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Initiated by Kiyomori Taira in imitation of Heian aristocrats who would float about on ponds or lakes at night, this festival takes place at the World Heritige site, Itukushima Shrine, in Hiroshima Prefecture. Revelers load themselves into boats and paddle through the “floating torii gate,” playing music.

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Though the festival goes all day, the highlight is after nightfall when a large fire is set at the front of the boats with lanterns hanging off the sides, creating an ethereal, other-worldly atmosphere.

We can’t help thinking absolutely no one on that boat is sober…

  • Kibune Festival – Manaduru City, Kanagawa Prefecture

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One of the three biggest boat festivals in Japan, the Kibune Festival is a designated cultural asset of Japan. This raucous event has actually been celebrated for over 350 years in Kanagawa, as a way of praying for stability and safety as well as bountiful fishing.

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In addition to boats and mikoshi, everything is decorated with large “white crane forests,” long thin rods adorned with colorful balls. The name seems to come from the rods’ resemblance to the long necks of white cranes.

▼You can see examples of the white crane forest decorations in the video below.

  • Kibune Shrine Summer Festival — Shunan City, Yamaguchi Prefecture — July

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Another festival with a long history, this tradition began around 300 years ago, and, like many others on this list, is a way to ask the deities to keep the community safe and piles of fish rolling in.

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Men, once purified, carry the mikoshi about 500 meters (546 yards) from the shrine to the ocean where they splash water onto the portable shrine. Meanwhile, other revelers cheer, floating around in boats that also serve as platforms for the energetic dancing of men in white face paint.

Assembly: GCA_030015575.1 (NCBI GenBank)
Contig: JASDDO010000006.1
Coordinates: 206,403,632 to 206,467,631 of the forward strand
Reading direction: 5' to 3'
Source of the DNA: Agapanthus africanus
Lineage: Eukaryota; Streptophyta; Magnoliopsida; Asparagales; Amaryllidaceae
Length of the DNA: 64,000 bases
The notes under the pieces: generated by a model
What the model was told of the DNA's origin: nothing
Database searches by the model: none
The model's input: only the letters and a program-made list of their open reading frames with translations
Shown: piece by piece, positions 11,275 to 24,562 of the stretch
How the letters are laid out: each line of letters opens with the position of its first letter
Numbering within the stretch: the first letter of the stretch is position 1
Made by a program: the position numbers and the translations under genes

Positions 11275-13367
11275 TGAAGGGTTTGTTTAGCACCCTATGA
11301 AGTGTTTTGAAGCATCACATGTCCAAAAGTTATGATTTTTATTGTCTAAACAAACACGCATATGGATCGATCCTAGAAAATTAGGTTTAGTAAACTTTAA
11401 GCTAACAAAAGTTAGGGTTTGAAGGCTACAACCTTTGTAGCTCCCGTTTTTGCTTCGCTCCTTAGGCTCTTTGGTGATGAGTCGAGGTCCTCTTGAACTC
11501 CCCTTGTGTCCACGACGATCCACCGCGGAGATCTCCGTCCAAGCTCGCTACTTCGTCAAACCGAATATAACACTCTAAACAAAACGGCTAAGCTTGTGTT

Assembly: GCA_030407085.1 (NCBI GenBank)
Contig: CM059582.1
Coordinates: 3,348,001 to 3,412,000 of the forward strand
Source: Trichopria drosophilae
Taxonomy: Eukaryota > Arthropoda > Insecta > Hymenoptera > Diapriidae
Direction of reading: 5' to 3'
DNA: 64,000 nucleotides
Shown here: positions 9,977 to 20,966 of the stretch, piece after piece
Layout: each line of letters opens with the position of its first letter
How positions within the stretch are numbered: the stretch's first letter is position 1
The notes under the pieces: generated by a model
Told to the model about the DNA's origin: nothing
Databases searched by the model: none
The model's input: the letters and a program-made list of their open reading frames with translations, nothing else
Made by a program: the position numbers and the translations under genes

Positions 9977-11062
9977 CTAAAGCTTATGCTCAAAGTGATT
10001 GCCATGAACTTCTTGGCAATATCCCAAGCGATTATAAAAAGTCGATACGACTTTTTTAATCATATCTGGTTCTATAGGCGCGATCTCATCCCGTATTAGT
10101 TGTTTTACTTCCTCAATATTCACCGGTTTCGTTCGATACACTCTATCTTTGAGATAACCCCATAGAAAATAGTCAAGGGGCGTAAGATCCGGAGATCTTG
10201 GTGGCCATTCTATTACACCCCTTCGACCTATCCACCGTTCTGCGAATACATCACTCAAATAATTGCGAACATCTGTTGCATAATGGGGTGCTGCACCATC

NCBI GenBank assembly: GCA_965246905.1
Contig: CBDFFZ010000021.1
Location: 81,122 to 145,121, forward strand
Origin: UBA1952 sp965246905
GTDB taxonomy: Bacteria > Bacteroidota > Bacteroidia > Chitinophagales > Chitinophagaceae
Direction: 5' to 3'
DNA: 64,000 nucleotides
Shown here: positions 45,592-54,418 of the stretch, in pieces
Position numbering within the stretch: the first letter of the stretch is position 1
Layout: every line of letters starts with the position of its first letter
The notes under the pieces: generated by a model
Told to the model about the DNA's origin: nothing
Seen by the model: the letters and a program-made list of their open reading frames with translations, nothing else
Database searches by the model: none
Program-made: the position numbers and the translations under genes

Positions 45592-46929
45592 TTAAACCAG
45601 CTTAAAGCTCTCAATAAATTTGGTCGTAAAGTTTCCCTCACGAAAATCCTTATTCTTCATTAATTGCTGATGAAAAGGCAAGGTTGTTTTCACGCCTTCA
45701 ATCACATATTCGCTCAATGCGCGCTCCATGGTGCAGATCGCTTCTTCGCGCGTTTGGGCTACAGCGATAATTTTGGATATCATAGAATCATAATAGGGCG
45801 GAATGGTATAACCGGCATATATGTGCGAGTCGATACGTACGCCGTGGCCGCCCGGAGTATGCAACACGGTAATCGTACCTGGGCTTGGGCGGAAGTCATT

• Nafune Grand Festival – Nafunemachi, Wajima City, Ishikawa Prefecture — July/August

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The centerpiece of this festival is some rather unique taiko drumming/performance art that seems nearly primeval in its conception.

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Upon a high stage, several drummers gather around a single large taiko drum and dance wildly, pounding on the drum and grunting like possessed demons. Their contorted masks and traditional clothing make the performance doubly surreal and highly entertaining.

▼Skip to 00:48 to see the performance. This is definitely one you don’t want to miss!

In addition to the drumming, which is also performed at night with the benefit of some large bonfires, mikoshi are set upon small boats, called kiriko, and paddled out to a torii gate in the harbor.

  • Shiroshi Dance – Kasaoka City, Okayama Prefecture — August

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Held on Shiroshi Island, about 12 kilometers (about 7.46 miles) off the coast of Kasaoka City in Okayama Prefecture, this dance festival was started to quell the spirits of those who died in the Genpei War about 800 years ago.

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Using a very old style of bon dancing, participants from the local community dress in traditional clothing and dance in a circle as musicians play taiko drums and flutes. Separated into groups, such as men, women, children, etc., there are 13 different types of dances performed and accompanied by the chanting of song lyrics.

▼You can check some of the dancing at around 1:05 in the video below.

We hope you enjoyed our tour of some Japanese summer ocean festivals. Try to stay cool, everybody!

Sources: Enoshima Mina to Machidukuri Kyokai, Kankou Bussan, Wikipedia (Hamaorisai), Fukushima Shimbun, Kehijingu, Wikipedia (Kangensai), Miyajima, Manazuru, Oidemase Yamaguchihe, Wajima Navi, Bon Odori, Naver Matome